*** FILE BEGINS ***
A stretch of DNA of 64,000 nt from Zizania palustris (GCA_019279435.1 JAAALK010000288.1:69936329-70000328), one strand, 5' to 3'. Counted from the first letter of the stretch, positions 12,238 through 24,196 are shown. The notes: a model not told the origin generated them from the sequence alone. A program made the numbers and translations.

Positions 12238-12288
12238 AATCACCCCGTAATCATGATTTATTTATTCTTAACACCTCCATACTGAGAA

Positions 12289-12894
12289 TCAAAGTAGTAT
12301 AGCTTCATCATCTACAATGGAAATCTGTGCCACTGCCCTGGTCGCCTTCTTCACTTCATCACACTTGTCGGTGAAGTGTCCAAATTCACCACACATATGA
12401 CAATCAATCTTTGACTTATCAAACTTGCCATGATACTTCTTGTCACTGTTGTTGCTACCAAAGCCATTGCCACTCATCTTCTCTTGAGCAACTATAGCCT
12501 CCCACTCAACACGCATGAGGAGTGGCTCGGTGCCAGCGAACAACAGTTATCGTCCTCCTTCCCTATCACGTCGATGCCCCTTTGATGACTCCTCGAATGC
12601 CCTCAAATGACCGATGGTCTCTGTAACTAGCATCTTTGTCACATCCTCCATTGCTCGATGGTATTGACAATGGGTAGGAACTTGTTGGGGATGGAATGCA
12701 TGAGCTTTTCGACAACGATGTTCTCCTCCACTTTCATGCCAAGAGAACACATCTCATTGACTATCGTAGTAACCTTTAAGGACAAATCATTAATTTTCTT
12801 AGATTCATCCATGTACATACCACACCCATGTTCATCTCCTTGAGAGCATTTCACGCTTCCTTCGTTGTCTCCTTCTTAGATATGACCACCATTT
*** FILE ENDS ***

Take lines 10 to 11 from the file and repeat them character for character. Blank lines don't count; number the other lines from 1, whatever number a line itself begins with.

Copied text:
12701 TGAGCTTTTCGACAACGATGTTCTCCTCCACTTTCATGCCAAGAGAACACATCTCATTGACTATCGTAGTAACCTTTAAGGACAAATCATTAATTTTCTT
12801 AGATTCATCCATGTACATACCACACCCATGTTCATCTCCTTGAGAGCATTTCACGCTTCCTTCGTTGTCTCCTTCTTAGATATGACCACCATTT